Getting your hands on your own money at Bank of America just got more expensive if you’re not a customer. The nation’s largest ATM network has increased surcharge fees by $1 at the majority of its banking center ATMs.
Industry analysts say the company’s fee increase from $2 to $3 for noncustomers to withdraw cash from ATMs at its banking centers is just the latest effort amongbanks to divert noncustomers from their ATMs.
“ATM fees have continually moved higher over the last 10 years, and if history is any guide, we’ll see other banks follow suit,” said Gregg McBride, senior financial analyst at Bankrate.com. “Banks have passed along the cost of servicing and maintaining an ATM network to noncustomers so that their own customers can have free access.”
The surcharge for the bank’s 6,700 off-site ATMs will remain $2. The change for the other 10,300 ATMs at actual banks was increased to maximize service for Bank of America customers, spokeswoman Betty Riess said.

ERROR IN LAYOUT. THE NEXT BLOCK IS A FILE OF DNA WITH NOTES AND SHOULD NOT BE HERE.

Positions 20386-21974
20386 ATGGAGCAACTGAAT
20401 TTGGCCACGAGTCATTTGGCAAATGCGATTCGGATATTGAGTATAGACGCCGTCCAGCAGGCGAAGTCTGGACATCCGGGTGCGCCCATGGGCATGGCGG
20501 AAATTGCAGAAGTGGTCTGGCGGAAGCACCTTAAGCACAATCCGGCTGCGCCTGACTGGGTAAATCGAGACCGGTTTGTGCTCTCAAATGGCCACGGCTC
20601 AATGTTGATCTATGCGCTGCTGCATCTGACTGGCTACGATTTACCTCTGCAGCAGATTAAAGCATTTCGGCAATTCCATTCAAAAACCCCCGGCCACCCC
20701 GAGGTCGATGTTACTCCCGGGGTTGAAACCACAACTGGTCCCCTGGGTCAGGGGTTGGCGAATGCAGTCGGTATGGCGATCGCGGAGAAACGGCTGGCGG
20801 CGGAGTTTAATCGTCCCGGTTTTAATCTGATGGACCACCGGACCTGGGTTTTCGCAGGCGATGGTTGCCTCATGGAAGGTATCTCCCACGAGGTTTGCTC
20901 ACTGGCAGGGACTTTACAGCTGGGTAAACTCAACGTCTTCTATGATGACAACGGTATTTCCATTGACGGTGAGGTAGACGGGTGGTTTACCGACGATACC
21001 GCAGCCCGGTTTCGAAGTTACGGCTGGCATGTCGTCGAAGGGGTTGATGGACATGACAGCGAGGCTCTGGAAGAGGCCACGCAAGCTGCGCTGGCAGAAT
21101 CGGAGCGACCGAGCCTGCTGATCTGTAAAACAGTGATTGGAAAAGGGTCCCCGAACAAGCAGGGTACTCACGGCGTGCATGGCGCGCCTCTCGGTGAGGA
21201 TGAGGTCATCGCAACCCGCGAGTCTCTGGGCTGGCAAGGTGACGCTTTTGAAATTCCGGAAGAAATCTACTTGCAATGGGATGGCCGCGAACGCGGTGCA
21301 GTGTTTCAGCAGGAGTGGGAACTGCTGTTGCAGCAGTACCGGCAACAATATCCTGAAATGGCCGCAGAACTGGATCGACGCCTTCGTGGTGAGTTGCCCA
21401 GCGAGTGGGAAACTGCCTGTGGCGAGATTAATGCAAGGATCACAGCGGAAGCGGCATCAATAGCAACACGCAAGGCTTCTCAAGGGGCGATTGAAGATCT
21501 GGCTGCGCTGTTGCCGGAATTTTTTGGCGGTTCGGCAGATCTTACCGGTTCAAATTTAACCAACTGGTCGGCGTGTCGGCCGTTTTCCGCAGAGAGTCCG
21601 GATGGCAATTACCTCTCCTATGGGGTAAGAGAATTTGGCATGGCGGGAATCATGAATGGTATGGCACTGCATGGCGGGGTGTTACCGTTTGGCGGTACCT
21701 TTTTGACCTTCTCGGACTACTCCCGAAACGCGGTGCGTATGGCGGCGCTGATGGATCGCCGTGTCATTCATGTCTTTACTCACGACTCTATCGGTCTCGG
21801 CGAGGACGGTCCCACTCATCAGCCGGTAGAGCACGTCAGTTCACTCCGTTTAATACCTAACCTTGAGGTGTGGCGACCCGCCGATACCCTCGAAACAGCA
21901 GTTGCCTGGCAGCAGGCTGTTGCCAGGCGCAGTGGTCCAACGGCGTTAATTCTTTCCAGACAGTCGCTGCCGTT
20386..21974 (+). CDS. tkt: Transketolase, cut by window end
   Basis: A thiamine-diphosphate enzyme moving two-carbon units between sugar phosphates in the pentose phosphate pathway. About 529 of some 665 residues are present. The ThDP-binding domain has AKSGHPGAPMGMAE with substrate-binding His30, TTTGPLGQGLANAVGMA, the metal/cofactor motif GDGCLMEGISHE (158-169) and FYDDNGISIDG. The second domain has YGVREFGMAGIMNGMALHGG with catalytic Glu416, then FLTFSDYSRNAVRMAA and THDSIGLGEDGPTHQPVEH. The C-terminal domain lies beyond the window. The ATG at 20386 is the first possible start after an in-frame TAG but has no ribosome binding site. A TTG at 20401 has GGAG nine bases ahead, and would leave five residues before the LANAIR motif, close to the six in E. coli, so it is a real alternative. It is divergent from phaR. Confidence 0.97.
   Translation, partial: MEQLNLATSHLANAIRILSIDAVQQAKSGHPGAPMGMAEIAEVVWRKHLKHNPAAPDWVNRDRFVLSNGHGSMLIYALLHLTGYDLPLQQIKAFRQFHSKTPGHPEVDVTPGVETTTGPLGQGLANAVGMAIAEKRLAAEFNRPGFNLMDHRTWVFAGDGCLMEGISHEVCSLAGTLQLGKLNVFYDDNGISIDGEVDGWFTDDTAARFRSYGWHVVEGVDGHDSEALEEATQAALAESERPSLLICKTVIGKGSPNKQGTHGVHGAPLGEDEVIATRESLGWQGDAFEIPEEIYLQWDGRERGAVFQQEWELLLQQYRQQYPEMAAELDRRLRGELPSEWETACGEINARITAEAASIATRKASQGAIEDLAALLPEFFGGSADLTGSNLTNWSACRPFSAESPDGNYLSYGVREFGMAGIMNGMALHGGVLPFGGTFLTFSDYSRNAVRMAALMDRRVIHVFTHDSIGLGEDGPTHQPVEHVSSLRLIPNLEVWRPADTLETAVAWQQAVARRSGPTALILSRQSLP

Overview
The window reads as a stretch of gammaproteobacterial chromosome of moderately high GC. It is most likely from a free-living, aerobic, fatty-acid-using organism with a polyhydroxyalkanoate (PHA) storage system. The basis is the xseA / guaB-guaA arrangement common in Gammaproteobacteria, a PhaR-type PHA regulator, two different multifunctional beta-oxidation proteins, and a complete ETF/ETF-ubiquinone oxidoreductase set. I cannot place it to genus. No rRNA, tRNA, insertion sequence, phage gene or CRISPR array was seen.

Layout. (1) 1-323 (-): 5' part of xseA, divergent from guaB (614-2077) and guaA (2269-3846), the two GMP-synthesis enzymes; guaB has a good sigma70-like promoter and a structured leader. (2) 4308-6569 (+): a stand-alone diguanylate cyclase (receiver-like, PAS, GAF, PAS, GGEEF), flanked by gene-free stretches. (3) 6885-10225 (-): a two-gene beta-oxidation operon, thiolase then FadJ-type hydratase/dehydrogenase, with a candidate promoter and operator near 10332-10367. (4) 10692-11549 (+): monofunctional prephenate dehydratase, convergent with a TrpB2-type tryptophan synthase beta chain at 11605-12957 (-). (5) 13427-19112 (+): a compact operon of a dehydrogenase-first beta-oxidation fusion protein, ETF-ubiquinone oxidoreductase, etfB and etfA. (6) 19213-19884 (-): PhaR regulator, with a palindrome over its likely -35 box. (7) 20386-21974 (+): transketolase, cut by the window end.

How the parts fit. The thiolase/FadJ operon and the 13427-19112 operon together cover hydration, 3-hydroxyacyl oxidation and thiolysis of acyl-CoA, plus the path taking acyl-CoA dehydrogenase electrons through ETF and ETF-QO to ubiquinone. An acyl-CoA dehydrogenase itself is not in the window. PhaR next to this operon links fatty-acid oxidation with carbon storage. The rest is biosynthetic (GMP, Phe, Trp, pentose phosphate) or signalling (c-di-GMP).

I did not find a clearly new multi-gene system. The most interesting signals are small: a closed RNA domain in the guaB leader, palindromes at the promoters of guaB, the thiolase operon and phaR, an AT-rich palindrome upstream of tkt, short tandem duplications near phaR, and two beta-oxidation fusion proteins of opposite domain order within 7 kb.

“This will reduce wait time for our customers in the banking centers,” Riess said. “We want to make sure that our customers come first. So given the choice, noncustomers would probably go to the off-site locations.”
Riess added that noncustomers would be notified of the surcharge before withdrawing money.
The average ATM surcharge nationally was $1.64 in 2006, up from 89 cents in 1998. While smaller regional banks have reached the $3 surcharge mark, McBride said this was the first time he’s heard of a national bank going that high.
Washington Mutual charges noncustomers $2 to withdraw from its ATMs, and Chase charges $2 in California and most states.
Getting cash back on debit card purchases and seeing if your small bank belongs to a larger ATM alliance are ways of avoiding these withdrawal fees, McBride said.